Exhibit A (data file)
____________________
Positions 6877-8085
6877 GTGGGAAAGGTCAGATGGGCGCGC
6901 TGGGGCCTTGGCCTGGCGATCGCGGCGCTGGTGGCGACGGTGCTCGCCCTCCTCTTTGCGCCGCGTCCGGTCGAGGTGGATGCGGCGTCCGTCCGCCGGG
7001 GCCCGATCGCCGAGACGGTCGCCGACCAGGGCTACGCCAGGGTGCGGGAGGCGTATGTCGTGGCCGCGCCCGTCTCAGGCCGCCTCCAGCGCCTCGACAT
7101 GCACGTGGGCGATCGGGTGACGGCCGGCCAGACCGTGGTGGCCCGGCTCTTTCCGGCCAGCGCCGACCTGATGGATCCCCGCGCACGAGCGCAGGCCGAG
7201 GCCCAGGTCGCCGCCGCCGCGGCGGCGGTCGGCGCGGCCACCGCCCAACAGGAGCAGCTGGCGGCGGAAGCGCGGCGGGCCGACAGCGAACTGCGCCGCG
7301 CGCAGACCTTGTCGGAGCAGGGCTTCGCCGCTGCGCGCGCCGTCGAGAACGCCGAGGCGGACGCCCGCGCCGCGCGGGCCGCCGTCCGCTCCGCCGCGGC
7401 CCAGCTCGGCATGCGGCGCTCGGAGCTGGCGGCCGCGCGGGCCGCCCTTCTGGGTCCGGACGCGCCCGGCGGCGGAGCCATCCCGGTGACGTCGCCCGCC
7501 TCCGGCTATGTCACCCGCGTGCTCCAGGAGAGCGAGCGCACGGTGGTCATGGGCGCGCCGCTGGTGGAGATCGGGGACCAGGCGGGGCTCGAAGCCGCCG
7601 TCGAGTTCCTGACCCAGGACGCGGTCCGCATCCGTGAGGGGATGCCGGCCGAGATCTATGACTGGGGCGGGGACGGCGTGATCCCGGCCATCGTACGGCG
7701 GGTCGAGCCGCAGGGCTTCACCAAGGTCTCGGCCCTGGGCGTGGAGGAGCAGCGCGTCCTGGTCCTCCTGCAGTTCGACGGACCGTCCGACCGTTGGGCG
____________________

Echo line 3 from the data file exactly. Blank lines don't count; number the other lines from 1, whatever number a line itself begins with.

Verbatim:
6901 TGGGGCCTTGGCCTGGCGATCGCGGCGCTGGTGGCGACGGTGCTCGCCCTCCTCTTTGCGCCGCGTCCGGTCGAGGTGGATGCGGCGTCCGTCCGCCGGG